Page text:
Withdrawal Agreement Workers Rights

Posted on 15 Apr 2021
By rb_admin

When the draft treaties were published by the government in May 2019, they were debated in the House of Commons. Rebecca Long-Bailey MP, Minister of The Underground Economy, criticized the fact that statements on non-regression under Part 1 cannot be challenged in court. It was also concerned that derivative law could be used to change THE EU rights held by workers without triggering the obligation not to make a declaration of non-regression. The withdrawal agreement now gives the government the power to determine that some courts are not bound by cases of the European Court of Justice or by existing national jurisprudence on EU derivative rights. This could end greater freedom for labour courts to put an end to European decisions. The new bill removed these safeguard clauses. Instead, the government announced the inclusion of clauses on the protection and strengthening of workers` rights in a separate and imminent employment law. However, these two main safeguards have been removed from the law. The blocking of EU derivative rights has disappeared and new provisions would allow lower courts and tribunals to depart from previous decisions on workers` rights, whether it is the ECJ or our own courts. What do these changes mean in practice? The Employment Lawyers Association (ELA) reviewed these changes and concluded that they have the potential to create “significant and lasting uncertainties” for both employers and workers. You can read the ELA`s full statement on the law and its potential impact on the workplace. In Schedule 5A, Part 2, the Minister of the Economy is required to report to Parliament at the end of each “reference period.” Reports must determine whether new EU workers` rights were published during this period. If so, the report must indicate whether the laws of England, Wales and Scotland confer equal rights and, if not, whether the government intends to take action to implement the new rights of EU workers.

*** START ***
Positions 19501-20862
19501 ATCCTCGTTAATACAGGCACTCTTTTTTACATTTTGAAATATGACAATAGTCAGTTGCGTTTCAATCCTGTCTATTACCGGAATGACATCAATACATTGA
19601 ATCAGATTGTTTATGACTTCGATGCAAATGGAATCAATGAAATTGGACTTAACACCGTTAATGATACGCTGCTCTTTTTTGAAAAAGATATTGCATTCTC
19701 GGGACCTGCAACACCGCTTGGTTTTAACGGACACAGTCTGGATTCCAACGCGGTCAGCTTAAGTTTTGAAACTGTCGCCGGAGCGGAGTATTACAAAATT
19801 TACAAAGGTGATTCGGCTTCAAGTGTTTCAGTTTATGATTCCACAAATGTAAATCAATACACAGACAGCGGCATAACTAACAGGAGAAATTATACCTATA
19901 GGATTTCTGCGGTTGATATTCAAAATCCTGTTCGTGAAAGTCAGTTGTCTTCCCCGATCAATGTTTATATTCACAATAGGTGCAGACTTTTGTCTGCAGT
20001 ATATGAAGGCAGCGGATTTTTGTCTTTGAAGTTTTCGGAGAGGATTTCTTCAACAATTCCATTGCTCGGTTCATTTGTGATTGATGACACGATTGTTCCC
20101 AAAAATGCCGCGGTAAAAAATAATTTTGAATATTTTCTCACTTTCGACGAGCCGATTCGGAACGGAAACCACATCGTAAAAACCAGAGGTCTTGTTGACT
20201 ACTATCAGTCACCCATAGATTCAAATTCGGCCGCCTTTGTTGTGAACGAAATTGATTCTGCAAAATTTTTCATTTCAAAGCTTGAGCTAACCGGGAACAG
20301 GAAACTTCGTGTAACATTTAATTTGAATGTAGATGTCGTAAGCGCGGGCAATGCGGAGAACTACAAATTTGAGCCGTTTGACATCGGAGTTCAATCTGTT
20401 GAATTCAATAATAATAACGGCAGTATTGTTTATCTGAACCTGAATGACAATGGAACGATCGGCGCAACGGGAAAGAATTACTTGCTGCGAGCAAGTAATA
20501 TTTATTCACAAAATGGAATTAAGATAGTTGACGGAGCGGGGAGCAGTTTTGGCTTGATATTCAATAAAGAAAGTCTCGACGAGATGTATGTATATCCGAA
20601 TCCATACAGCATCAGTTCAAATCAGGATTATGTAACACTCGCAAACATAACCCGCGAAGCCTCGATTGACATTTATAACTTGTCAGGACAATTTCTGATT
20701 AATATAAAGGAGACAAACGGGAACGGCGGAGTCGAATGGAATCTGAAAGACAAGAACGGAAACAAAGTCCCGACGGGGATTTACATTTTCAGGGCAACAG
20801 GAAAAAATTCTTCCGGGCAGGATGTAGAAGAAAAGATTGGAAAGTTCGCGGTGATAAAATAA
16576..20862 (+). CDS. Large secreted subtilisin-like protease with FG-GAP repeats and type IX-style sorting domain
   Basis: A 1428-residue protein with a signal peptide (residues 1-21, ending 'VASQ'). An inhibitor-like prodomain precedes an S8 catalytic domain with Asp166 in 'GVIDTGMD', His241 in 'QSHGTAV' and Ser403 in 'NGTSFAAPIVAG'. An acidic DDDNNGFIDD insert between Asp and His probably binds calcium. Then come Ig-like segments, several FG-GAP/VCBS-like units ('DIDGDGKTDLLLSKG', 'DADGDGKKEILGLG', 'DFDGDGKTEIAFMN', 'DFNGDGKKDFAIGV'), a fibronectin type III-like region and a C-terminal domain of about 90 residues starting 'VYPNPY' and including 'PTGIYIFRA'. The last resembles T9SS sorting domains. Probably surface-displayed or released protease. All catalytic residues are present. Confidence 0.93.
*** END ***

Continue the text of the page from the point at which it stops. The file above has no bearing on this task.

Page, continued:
Paragraphs 2, paragraphs 7 and 8, set the duration of reference periods. The first report must be submitted six months after the end of the transition period. Subsequently, the reference period is a maximum of 12 months, but may be shorter, depending on the publication by the EU of new workers` rights.